EIGHT days to go and the political garlic hangs heavy on the nation’s breath. Don’t know about you but I am feeling all politicked out by a campaign which has said little in proportion to the noise that’s been made.
Let’s catch up with the overnight stories. Theresa May inserted a curious image into her dreary drone of a campaign. She said that Jeremy Corbyn would be “naked in the negotiating chamber” when the Brexit talks start next month.
This slight was presumably a dig at Corbyn’s anti-nuclear stance and nodded to a statement famously used in 1957 by Labour’s Nye Bevan against unilateralists on the left of his party.
The thing is, Theresa, virtually no ordinary voter will know what you are talking about. Instead they will be left wondering why Corbyn would choose to go to a meeting without wearing clothes. That sort of thing only happens in weird dreams, but then politics now often seems like a weird dream.
And in this dream, Theresa May is our own Lady Godiva riding naked on a moth-eaten old cart horse. Or maybe she’s come to this dream in that story about the Empress’s New Clothes, because we don’t really know what she thinks about Brexit except that she wants a hard variety. She parades about the land in carefully stage-managed encounters with ‘ordinary’ folk wearing her Brexit suit – but she doesn’t seem to be wearing anything at all. In this she seems as naked as Jeremy.
In an increasingly personal campaign, Mrs Maybe’s robotic ramblings can be summed up as: “Vote for me or you’ll get him.” Not much more to it than that.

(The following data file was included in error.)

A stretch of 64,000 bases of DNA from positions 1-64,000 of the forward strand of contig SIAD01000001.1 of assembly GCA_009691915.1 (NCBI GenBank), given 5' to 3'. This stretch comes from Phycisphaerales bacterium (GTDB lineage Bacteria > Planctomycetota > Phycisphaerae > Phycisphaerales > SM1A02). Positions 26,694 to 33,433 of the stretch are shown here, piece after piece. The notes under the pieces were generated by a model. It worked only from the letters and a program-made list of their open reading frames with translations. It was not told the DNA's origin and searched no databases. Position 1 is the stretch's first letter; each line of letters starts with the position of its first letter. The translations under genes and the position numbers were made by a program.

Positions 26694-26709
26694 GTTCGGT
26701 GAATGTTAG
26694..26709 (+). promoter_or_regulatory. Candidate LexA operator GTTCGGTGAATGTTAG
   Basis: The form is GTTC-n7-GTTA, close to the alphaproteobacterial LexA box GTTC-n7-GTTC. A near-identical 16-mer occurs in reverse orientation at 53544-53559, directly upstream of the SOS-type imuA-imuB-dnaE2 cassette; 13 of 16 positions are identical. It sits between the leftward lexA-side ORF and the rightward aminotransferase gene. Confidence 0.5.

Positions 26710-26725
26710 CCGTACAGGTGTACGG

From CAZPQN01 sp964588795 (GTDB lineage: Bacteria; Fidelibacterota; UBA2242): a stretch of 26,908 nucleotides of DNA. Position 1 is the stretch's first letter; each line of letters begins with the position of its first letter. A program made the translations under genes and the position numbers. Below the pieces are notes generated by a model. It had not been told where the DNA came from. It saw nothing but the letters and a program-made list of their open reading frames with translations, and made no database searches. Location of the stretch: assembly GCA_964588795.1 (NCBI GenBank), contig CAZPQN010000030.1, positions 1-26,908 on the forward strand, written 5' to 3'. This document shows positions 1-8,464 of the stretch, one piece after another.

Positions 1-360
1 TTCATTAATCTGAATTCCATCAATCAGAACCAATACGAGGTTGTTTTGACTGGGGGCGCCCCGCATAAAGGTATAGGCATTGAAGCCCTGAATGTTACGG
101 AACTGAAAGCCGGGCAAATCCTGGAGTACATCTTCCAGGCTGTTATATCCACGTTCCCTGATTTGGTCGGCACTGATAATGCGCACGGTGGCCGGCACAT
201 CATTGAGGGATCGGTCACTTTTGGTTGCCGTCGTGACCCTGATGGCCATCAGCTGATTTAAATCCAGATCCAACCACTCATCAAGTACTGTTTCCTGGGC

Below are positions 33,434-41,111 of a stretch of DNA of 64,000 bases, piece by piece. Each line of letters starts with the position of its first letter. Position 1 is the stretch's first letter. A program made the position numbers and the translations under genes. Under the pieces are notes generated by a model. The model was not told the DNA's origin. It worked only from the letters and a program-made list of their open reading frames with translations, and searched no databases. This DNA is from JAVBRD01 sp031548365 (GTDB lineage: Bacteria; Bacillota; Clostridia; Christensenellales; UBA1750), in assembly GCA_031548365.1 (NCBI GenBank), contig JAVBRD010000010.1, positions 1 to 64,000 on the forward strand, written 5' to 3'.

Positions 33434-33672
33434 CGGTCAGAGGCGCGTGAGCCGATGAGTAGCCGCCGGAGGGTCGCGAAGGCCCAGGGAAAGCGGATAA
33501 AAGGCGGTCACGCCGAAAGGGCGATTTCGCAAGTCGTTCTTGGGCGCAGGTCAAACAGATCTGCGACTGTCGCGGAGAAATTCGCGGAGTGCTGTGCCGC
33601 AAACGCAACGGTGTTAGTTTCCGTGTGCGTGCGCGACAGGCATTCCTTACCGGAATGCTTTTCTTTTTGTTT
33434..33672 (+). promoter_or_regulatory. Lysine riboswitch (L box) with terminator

On the other side of the political divide, Jeremy Corbyn gave The One Show a jar of jam. And can’t you just hear Mrs Maybe heckling in the background: “He gives you jam but I will give you Jerusalem.”
I didn’t see the whole thing because watching The One Show is like drowning in jam. I did see the highlights and Corbyn came across quite well, for what it’s worth, which is not a lot.
Earlier in the day, the Labour leader got in a tangle on BBC Radio Four’s Woman’s Hour when he floundered over the cost of his party’s proposal for universal free child care. An “excruciating exchange” says the Mail today – a “car crash” says the Sun. Well, yes – but these traps laid for politicians are becoming tedious. The presenters get so excited about their ‘scoop’ that all sense of proportion is lost. Yes, Corbyn should have known that, but recovered well enough.
The bigger car crash would be for Theresa May to lose this election (still unlikely) or to end up with a hung parliament (still possible). For a while now, I’ve been wondering if there wouldn’t be a sort of justice in the Tories ending up with exactly the same number of seats they had before – and thus making a nonsense of this snap election.
In the Times this morning, a shock YouGov poll suggests that the Tories could lose 20 seats and Labour gain nearly 30. That’s hardly the Brexit-proof mandate Theresa May bet the house on, is it?
Political narratives like a twist, and the longer this campaign grinds on, the more likely it seems that the accepted script – Theresa May wins a whopping majority – might have to be rewritten.
Corbyn is certainly the more human proposition, and the more he is seen, the less ‘scary’ he seems. But that might not be enough, and maybe people don’t want human leaders. Maybe they prefer robotic drones with nothing much to say.
Whatever, we’ll find out in eight days.